Identifying antique furniture is a difficult task if you’re not sure what to look for. To be able to tell if your piece is a reproduction or if what you own is something of value, you need to know what style or famous markers an antique of that type would have. When it comes to antique furniture the first identifier that you should look for is style or period. Chippendale, a style from the mid 1700s, and Queen Anne, from the early 1700s, are two similar style but have significant difference between the two styles. Eastlake, a style from the late 1800s, is noticeably different, as well.
Machine cut furniture wasn’t made until after 1860, so that is a distinct giveaway that a piece is not an antique. For instance, when looking at a drawer check the back, bottom, and sides for nicks in the wood. Nicks or cuts on the wood indicate that the piece was most likely cut with a spokeshave or drawknife. If you notice circular marks, it was cut by a circular saw, which was not available until about 1860. If you believe your furniture is a valuable antique, call Brian at Kittelberger Galleries for details or schedule an appointment with us using our form.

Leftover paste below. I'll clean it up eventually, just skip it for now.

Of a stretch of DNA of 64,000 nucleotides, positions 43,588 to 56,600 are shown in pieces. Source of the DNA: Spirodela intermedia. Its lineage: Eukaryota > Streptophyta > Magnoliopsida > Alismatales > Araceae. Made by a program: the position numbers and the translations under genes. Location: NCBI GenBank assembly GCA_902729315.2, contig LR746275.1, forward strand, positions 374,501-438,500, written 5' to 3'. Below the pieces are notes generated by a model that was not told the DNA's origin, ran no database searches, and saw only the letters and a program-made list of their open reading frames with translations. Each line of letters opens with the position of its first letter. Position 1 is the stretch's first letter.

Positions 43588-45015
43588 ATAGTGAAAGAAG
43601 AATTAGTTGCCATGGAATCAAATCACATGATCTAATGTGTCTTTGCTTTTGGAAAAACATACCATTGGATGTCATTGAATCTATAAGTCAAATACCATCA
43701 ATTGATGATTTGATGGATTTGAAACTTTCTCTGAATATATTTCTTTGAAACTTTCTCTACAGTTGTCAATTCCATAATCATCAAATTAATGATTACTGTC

Some of the Antique Furniture we look for:
- Queen Anne
- Early Georgian
- Late Colonial
- Pennsylvania Dutch